The NHL Players’ Association did not file a “disclaimer of interest” by a midnight deadline Wednesday that would have dissolved the union, as talks continued with the league to end a nearly four-month-long lockout.

Hope was on the rise late Wednesday night as the two sides met in New York City for the second time in as many days.

Another sign that negotiations could be moving in a positive direction was word that several players in Europe were returning to North America this week.

“Hopefully I'm coming back for the right reason,” New York Rangers goalie Henrik Lundqvist posted on Twitter Tuesday.

Over the weekend, the NHL held discussions and so-called information sessions to explain the intricacies of the latest offer to players, which wasfirst presented on Thursday.

Monday marked the first time the two sides have gotten together since Dec. 13, when talks broke down as both sides walked away from the table.

The league’s owners had reviewed the players' counter-proposal on Monday before presenting its latest proposal Tuesday evening.

"They did make a comprehensive response to what we gave them," NHLPA executive director Don Fehr said Tuesday night. "We asked a couple of questions. Now what we have to do is go through the document, try to make some sense out of it, compare it and see what the appropriate thing is to do next."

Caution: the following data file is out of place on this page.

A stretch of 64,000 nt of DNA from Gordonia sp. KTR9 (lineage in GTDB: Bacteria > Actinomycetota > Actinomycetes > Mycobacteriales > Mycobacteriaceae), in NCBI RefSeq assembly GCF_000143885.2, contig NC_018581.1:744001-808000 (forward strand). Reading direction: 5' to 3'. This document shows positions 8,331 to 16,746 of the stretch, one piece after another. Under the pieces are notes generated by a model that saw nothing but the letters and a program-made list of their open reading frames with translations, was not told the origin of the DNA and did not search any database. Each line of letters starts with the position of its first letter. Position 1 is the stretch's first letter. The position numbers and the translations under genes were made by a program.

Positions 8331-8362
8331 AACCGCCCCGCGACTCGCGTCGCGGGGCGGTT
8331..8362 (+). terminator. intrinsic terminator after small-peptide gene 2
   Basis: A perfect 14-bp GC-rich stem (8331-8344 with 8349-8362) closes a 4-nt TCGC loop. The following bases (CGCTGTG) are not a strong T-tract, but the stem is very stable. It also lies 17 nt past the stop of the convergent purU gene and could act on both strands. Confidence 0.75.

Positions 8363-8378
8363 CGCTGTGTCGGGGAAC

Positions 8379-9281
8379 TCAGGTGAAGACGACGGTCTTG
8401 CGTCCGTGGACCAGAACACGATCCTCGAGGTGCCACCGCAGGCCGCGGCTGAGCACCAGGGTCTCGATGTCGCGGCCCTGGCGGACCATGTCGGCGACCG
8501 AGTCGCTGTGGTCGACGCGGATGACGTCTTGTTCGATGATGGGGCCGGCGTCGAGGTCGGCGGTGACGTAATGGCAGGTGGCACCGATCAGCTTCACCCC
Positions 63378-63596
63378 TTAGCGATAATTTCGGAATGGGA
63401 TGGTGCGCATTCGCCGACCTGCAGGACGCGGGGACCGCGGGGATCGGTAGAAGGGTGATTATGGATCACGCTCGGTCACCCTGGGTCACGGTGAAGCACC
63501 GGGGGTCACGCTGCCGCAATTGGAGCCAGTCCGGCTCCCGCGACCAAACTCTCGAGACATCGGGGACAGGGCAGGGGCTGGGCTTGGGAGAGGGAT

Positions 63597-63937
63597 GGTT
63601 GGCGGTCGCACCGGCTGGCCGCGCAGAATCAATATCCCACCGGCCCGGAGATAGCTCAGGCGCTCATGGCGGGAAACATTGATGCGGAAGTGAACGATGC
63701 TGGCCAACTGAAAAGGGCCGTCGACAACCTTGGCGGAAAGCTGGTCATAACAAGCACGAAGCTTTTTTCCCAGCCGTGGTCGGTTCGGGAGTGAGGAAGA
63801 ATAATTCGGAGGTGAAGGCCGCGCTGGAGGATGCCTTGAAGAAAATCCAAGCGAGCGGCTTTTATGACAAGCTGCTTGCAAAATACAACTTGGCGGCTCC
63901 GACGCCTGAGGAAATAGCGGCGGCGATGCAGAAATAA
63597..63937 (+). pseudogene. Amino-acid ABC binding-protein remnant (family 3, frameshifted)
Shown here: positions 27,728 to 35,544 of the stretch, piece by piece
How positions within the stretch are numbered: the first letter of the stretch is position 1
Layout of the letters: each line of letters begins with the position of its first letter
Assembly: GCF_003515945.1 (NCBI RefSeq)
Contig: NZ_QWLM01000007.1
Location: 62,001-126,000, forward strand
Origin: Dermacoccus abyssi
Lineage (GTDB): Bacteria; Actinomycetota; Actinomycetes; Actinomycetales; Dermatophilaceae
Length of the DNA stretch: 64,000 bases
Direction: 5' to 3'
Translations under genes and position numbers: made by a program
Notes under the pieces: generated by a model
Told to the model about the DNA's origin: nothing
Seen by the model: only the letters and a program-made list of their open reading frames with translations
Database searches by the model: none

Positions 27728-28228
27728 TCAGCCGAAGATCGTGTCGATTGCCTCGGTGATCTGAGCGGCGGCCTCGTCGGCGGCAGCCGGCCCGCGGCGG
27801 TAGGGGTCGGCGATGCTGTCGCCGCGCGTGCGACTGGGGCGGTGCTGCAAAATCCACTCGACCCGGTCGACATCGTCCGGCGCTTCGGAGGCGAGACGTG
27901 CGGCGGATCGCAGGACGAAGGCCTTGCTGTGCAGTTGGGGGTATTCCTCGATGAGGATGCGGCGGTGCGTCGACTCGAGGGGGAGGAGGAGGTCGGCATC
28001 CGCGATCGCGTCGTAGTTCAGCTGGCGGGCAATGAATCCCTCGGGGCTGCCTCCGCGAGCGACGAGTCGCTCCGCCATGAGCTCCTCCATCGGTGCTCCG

Fehr has also said that the informal discussions and information sessions that took place Tuesday allowed players to get a better handle on the offer and how it would play out.

Very few details about either side’s proposal have been offered, but the parties are acutely aware that they are working on a deadline. In order to salvage a 48-game season -- the minimum that would be profitable for the league -- Bettman has said games would need to begin by Jan. 19, with players headed to training camp by Jan. 11.

There is still a belief that 52 games could be squeezed in if an agreement was reached this week.

So far games have been cancelled through Jan. 14, with more than 50 per cent of the originally scheduled games already scrapped.

The Winter Classic was supposed to take place on New Year’s Day but was cancelled weeks ahead of the game as a result of uncertainty over the prolonged lockout.

With files from The Canadian Press